25. 25. 1. The Bill moves to third reading for the final 2. At least three chance for the Lords to sitting days usually debate and amend the pass between Bill. report stage and third reading. 6. The Bill goes to theHouse of Commons for its 3. The day before report first reading. The stage starts, amendmentsCommons reprints the Bill Third reading are published in a with the Lords Marshalled List – in which amendments. all the amendments are placed in order. 5. Amendments at third reading in the Lords are often used to clarify 4. Unlike the Commons, specific parts of the Bill and to amendments can be made allow the Government to make at this stage, provided the good any promises of changes to the Bill made at earlier stages. issue has not been fully considered and voted on at 5 5 an earlier stage.
  26. 26. What happens after ‘Third Reading’ in both Houses? Consideration of Each House considers the other’s amendments; that is to say, when a Bill has passed through third amendments reading in both Houses it is returned to the first House (where it started) for the second Houses As Bills must naturally complete amendments (proposals for change) to be their process within the life of a considered. particular parliamentary Session, a failure to reach agreement might Both Houses must agree on the mean the total loss of the Bill exact wording of the Bill If the Commons makes amendments to theA Bill may go back and forth between each Bill, the Lords must consider them andHouse until both Houses reach agreement. either agree or disagree to the amendments or make alternative proposals.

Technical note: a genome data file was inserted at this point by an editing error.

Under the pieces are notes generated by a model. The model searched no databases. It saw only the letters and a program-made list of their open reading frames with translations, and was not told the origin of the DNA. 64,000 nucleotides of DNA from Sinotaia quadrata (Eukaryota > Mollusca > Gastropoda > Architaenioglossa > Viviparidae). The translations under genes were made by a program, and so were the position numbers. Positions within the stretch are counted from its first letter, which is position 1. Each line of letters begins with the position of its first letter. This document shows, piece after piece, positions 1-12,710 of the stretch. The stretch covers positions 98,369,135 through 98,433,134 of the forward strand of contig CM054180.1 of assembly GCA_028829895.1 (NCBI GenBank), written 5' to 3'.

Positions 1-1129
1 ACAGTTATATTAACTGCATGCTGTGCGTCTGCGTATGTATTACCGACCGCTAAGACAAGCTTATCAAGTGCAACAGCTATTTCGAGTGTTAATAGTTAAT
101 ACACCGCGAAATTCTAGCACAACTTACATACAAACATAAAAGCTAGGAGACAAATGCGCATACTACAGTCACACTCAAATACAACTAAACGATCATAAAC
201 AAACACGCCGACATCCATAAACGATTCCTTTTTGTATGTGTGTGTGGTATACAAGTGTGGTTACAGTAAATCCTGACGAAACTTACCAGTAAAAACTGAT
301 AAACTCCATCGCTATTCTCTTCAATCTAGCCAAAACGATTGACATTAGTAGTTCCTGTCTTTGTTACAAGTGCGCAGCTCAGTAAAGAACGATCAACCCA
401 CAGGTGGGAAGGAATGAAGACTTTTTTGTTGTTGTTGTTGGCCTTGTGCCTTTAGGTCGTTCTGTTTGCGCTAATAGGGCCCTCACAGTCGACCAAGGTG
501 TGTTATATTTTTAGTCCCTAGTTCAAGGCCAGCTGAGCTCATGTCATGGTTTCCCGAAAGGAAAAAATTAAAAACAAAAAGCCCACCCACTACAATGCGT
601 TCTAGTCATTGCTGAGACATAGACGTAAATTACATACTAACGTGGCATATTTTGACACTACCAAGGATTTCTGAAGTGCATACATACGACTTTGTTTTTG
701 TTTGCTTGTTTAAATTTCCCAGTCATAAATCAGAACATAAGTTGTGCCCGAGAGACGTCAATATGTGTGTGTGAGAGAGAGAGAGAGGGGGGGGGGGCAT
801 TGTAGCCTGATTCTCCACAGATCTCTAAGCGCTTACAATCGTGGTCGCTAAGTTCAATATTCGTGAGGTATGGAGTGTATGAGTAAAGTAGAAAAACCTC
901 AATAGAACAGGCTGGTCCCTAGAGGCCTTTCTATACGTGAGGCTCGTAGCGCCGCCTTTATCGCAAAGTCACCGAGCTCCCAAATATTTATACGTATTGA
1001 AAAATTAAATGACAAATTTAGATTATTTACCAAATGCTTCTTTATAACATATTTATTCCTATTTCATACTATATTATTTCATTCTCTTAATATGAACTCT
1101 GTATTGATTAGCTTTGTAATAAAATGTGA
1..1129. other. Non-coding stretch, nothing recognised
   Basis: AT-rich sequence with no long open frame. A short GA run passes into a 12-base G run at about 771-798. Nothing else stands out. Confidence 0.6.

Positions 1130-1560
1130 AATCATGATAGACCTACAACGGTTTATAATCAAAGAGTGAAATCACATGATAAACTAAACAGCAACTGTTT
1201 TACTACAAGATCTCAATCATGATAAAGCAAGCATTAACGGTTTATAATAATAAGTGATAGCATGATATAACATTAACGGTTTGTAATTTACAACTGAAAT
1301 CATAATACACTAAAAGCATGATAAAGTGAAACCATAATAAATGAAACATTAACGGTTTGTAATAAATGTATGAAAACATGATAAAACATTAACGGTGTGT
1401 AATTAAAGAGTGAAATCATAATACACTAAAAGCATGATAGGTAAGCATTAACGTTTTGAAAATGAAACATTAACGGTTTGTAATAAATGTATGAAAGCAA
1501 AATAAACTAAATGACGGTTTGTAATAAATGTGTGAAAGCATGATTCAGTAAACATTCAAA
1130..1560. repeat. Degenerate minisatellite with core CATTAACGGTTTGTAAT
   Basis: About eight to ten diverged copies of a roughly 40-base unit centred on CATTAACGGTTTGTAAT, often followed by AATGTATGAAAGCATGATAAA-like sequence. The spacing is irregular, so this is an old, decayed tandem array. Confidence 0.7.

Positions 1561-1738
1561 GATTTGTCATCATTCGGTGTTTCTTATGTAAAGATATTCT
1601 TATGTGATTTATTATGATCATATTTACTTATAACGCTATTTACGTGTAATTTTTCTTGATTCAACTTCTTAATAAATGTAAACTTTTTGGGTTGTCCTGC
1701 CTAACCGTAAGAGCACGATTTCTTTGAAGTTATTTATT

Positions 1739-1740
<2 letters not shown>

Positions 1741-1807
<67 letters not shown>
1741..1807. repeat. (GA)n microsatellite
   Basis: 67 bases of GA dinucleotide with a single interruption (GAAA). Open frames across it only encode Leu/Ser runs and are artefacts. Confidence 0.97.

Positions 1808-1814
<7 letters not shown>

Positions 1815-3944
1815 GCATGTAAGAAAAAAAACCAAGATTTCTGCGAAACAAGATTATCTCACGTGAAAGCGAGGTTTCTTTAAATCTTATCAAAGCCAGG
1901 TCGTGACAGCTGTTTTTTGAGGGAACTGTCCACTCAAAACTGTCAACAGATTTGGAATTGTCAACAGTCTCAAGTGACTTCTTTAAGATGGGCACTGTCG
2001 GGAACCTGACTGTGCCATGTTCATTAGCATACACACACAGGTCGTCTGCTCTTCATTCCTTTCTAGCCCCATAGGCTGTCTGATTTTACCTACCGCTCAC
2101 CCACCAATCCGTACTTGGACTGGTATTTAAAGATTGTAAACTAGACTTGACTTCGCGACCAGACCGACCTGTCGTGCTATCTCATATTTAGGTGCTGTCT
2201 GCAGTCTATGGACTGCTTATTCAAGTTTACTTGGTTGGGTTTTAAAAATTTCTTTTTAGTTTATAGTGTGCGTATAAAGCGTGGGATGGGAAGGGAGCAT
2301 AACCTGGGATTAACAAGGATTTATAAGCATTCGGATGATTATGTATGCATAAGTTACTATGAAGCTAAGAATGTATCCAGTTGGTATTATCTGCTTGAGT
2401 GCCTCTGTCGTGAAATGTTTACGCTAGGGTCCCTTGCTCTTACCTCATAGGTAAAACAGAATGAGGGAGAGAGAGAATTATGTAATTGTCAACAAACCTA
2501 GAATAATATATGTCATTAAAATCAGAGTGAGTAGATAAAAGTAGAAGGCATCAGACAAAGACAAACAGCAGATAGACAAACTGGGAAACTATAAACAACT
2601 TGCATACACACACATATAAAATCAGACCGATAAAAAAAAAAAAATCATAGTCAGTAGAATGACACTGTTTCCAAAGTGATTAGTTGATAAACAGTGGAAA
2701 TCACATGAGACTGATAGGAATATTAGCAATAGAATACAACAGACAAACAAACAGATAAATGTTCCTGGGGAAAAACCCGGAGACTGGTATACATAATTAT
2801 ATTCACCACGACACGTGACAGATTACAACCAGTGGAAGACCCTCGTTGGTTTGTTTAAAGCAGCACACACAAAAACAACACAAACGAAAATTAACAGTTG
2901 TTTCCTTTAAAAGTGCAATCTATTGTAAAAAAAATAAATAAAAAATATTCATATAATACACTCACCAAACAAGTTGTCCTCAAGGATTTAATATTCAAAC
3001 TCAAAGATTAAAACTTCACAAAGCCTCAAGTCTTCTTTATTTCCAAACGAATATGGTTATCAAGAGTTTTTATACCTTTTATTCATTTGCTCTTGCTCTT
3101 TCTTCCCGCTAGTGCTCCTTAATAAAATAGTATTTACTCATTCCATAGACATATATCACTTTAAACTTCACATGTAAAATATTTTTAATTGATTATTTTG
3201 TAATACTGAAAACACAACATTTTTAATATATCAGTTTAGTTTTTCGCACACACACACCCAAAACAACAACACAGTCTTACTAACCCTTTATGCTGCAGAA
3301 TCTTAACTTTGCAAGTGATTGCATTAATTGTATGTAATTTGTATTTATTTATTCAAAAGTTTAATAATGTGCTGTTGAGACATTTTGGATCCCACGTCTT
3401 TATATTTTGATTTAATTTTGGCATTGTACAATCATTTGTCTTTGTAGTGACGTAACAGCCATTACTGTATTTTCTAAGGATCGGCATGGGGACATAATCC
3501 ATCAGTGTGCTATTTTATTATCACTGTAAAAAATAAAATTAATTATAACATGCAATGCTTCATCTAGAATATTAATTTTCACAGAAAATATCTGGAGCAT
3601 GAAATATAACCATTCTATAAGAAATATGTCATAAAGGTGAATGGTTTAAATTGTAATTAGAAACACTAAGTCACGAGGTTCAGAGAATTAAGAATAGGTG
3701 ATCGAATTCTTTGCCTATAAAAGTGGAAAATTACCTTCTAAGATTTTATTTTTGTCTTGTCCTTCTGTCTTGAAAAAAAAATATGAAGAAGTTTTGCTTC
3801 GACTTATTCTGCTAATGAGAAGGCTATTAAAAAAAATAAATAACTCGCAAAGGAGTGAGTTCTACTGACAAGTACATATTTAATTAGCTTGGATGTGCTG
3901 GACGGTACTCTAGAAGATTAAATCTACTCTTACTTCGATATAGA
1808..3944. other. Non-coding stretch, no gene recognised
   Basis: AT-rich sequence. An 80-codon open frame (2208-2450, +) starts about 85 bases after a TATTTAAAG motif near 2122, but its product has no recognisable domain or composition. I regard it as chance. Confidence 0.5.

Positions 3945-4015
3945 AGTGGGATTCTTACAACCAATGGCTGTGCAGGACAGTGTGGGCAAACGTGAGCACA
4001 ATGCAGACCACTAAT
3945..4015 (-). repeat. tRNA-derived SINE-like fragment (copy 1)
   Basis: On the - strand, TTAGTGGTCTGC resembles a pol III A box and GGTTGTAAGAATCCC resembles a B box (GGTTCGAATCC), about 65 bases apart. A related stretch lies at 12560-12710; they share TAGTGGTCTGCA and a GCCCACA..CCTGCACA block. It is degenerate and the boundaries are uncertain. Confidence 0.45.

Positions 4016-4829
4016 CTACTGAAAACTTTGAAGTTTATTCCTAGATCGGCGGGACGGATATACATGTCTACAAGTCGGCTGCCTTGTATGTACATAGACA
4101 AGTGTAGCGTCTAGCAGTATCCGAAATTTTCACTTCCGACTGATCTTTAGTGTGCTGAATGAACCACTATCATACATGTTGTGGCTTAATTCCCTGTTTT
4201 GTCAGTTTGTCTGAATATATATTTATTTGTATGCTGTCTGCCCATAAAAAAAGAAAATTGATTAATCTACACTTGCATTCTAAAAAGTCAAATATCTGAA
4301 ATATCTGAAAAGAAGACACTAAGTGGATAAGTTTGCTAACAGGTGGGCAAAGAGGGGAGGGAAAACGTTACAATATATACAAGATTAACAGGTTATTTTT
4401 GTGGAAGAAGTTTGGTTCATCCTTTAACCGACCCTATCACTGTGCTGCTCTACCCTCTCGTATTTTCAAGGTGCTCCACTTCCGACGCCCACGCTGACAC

27. 27. What happens after ‘Consideration of amendments’?Once the Commons and Lords agree on the final version of the Bill, itOnce the Commons and Lords agree on the final version of the Bill, itmust have Royal Assent before it can become an Act of Parliament.must have Royal Assent before it can become an Act of Parliament.Exceptionally, when the two Houses do not reach agreement, the Bill falls. If Exceptionally, when the two Houses do not reach agreement, the Bill falls. Ifcertain conditions are met, the Commons can use the Parliament Acts 1911* certain conditions are met, the Commons can use the Parliament Acts 1911*and 1949 to pass the Bill, without the consent of the Lords, in the following and 1949 to pass the Bill, without the consent of the Lords, in the followingsession.. session *The Parliament Act of 1911 removed the House of Lords’ power to veto a Bill. It also reduced the maximum lifespan of a parliament from 7 years to 5 and specifically retained the House of Lords’ power to block any attempt to prolong the lifetime of parliament. This Act reduced the power of the Lords of the ability to delay a bill by up to two years. The Parliament Act 1949 further reduced the Lords’ delaying powers to one year.